Legislative action has been completed on a bill prohibiting insurers from charging a higher premium or declining to insure a person based primarily on his or her credit rating or history.
The House passed Senate Bill 1408 March 11 and sent it to Gov. Dirk Kempthorne for his consideration. The legislature is aiming to adjourn this Friday, March 15.
National Association of Independent Insurers (NAII) Northwest Regional Manager Michael Harrold said uncertainty as to how insurers must comply with the “primarily” language in SB 1408 could deprive most consumers of beneficial rates that they otherwise could get because of their credit-based insurance scores. The legislation also potentially could lead to lawsuits, he added.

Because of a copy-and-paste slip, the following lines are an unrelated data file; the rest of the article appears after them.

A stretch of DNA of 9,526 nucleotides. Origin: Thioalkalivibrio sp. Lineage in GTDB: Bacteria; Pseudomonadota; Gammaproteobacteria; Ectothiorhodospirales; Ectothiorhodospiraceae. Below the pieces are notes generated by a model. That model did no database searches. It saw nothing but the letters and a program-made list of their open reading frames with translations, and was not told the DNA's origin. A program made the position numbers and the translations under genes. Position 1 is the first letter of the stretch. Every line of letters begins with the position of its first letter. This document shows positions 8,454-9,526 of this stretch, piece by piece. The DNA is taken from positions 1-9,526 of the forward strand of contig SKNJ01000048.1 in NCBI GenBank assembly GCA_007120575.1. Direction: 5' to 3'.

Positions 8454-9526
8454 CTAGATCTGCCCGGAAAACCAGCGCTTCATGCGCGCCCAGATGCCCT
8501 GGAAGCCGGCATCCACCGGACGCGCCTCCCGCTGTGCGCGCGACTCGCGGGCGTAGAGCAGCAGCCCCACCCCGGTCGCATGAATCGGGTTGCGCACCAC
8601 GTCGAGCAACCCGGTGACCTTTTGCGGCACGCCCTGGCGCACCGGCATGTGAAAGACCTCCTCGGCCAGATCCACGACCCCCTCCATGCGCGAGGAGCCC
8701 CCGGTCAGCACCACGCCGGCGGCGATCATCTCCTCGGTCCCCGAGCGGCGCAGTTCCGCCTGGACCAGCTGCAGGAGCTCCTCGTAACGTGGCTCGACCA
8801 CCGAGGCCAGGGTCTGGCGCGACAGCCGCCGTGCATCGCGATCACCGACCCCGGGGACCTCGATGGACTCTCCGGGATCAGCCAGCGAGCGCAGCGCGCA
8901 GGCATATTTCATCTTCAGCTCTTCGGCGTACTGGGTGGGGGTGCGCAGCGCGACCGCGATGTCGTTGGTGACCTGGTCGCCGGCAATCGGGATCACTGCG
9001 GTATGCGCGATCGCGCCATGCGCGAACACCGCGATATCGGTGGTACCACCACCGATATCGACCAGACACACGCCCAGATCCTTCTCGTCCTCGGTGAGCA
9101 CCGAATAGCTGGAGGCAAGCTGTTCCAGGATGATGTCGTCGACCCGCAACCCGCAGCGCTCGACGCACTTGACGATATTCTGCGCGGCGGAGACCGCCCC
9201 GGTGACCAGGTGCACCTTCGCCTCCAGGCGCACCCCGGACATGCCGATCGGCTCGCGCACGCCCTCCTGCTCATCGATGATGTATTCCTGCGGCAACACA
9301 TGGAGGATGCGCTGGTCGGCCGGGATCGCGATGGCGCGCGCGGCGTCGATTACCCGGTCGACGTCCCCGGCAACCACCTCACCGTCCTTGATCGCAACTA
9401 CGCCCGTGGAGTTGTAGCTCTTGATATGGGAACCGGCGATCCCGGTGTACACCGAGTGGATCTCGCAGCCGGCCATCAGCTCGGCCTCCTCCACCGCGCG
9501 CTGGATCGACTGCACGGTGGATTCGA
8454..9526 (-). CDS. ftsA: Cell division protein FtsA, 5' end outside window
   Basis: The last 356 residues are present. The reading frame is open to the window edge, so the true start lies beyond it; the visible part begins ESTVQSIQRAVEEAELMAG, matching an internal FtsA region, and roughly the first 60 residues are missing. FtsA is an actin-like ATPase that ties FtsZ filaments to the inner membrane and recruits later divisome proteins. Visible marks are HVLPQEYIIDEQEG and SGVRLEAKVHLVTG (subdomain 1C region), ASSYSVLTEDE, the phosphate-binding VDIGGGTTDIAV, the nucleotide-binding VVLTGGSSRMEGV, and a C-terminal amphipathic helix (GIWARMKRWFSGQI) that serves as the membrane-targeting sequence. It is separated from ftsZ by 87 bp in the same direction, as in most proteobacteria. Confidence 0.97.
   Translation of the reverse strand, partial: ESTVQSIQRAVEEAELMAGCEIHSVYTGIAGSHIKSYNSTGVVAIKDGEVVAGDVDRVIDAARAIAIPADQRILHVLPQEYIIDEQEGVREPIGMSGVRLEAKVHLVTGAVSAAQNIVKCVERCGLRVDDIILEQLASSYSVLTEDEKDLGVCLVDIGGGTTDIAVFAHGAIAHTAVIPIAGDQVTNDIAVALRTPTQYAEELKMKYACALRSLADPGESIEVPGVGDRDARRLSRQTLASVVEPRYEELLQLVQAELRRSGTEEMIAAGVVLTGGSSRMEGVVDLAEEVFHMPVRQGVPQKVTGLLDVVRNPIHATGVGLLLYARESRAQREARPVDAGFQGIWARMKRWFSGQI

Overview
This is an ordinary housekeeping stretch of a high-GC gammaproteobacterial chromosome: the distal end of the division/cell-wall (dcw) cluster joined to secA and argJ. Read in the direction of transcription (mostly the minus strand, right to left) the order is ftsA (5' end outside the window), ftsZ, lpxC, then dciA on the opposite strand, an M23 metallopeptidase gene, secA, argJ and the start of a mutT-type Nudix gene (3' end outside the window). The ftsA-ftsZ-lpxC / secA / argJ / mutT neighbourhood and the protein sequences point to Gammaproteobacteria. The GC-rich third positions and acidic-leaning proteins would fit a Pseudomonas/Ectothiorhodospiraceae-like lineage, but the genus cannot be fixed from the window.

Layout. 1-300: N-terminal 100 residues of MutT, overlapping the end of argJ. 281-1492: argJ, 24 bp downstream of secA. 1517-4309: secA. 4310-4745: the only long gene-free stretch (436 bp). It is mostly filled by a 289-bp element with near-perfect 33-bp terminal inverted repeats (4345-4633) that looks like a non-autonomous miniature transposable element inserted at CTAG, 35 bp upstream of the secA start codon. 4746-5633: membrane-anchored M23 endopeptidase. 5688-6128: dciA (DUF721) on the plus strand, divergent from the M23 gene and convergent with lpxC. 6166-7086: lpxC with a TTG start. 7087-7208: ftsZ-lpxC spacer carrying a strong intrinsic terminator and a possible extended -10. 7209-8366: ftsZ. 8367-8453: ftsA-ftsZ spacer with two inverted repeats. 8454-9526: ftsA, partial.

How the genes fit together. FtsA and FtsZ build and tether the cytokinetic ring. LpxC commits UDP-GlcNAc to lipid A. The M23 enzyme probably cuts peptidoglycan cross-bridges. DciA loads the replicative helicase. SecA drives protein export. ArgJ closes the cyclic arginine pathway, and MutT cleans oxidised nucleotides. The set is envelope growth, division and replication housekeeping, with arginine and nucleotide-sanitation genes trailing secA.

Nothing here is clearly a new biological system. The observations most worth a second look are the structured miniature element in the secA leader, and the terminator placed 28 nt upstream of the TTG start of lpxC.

“Uncertainty as to how to comply with this legislation may cause insurers to decide not to use insurance scores at all,” Harrold said. “That would be very unfortunate for most consumers who then would not get the lower premiums to which their favorable insurance scores would entitle them.
“Numerous independent studies and data compiled by insurers demonstrate conclusively that an insurance score is an extremely accurate tool for predicting the likelihood that a person will submit an insurance claim in the future. Insurers then can base their rates on actual risks involved. That is fairer for everyone.”